Think Health, Not Drugs

The International Day Against Drug Abuse and Illicit Trafficking, which falls on 26th June, is a grim reminder of the detrimental effects of drug abuse which is destroying lives, encouraging crimes and threatening economic development all over the world. The theme for this year's drug campaign is 'Think Health, Not Drugs,' with the aim to to sensitize the people in general and the youth in particular, to the harms of using drugs. Read more
In his message this year, the UN Secretary-General Ban Ki-Moon has rightly emphasized that "We must recognize the major impediment to development posed by drug abuse and illicit trafficking. Drug abuse poses significant health challenges. Injecting drug use is a leading cause of the spread of HIV. Cultivating illicit crops and producing drugs threaten the environment, taking drugs puts the health of users at risk, and the illicit drug trade undermines the rule of law. Drug-related crime deepens vulnerability to instability and poverty. To break this vicious circle, it is essential to promote development in drug-growing regions. Our work to achieve the MDGs and fight drugs must go hand-in-hand. In seeking to eradicate illicit crops, we must also work to wipe out poverty. On this International Day Against Drug Abuse and Illicit Trafficking, let us reaffirm our commitment to this shared responsibility within our communities, and among the family of nations.”

The picture is indeed grim if the world statistics on the drugs scenario is taken into account. It is slated to be the third largest business in the world, next to petroleum and arms trade. Today, there is no part of the world that is free from the curse of drug trafficking and drug addiction. Millions of drug addicts, all over the world, are leading miserable lives, between life and death. Drug abuse not only saps physical energy, it also plays havoc with the mental health of the abuser. Drug addiction has caused immense human distress and the illegal production and distribution of drugs have spawned crime and violence worldwide.Demand begets supply and vice versa, creating an unending vicious spiral cutting into our moral and social fabric with a frightening pace.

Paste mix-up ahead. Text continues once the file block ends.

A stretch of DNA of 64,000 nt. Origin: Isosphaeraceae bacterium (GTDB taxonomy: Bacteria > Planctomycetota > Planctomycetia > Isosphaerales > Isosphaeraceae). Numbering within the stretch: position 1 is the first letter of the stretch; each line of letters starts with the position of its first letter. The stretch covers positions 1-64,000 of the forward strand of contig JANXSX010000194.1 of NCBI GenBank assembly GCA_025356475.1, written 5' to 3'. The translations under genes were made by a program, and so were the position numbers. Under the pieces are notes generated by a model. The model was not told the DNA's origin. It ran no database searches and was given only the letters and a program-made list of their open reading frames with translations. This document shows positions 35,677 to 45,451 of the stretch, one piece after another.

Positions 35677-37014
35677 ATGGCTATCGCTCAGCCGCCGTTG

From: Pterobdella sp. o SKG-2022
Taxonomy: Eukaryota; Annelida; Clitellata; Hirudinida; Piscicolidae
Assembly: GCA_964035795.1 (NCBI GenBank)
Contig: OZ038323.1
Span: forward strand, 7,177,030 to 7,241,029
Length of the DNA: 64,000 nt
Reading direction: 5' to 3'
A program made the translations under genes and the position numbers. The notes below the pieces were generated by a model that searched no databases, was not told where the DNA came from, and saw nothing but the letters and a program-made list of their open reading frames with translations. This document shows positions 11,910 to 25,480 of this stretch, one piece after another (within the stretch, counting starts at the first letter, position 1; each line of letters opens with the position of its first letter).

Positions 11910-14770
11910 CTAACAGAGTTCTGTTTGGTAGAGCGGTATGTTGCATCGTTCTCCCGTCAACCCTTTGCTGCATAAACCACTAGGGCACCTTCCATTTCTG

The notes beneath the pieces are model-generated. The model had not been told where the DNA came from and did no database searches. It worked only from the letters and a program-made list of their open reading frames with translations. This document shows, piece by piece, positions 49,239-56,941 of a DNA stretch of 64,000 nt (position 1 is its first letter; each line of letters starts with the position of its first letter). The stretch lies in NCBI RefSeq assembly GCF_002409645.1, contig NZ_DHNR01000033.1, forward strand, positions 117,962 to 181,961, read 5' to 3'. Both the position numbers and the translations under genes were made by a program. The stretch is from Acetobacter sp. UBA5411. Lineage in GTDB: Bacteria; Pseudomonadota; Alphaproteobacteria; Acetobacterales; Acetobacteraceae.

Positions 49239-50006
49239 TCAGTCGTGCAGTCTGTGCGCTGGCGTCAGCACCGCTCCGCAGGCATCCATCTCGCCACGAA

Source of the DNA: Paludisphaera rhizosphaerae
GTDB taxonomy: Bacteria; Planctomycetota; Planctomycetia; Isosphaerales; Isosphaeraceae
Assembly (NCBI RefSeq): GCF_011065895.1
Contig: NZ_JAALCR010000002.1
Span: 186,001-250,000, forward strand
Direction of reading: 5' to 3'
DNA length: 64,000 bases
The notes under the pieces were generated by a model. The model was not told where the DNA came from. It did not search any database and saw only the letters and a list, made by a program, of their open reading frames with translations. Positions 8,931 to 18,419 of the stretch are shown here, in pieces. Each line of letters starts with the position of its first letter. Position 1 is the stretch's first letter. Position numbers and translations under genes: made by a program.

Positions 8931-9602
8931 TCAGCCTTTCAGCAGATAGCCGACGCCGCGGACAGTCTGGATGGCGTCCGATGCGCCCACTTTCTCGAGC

India too is caught in this scary web of drug abuse, and the numbers of drug addicts are increasing day by day. According to a UN report, one million heroin addicts are registered in India, and unofficially the number could be five times more. Cannabis products (like charas, bhang, ganja), heroin, and Indian-produced pharmaceutical products containing narcotic drugs (like intravenous injections of dextropropoxphene and codeine based cough syrups) are the most frequently abused drugs in India.
The menace has permeated to all sections of our society—rich and poor, urban and rural. It is not uncommon to find these addicts at traffic signals, wiping your car and asking for money in return, or simply begging on streets to pay for their daily dose. The scenario could be worse in the upper strata of society, where parents and spouses first struggle to accept the grim reality and then grope in the dark to find a solution.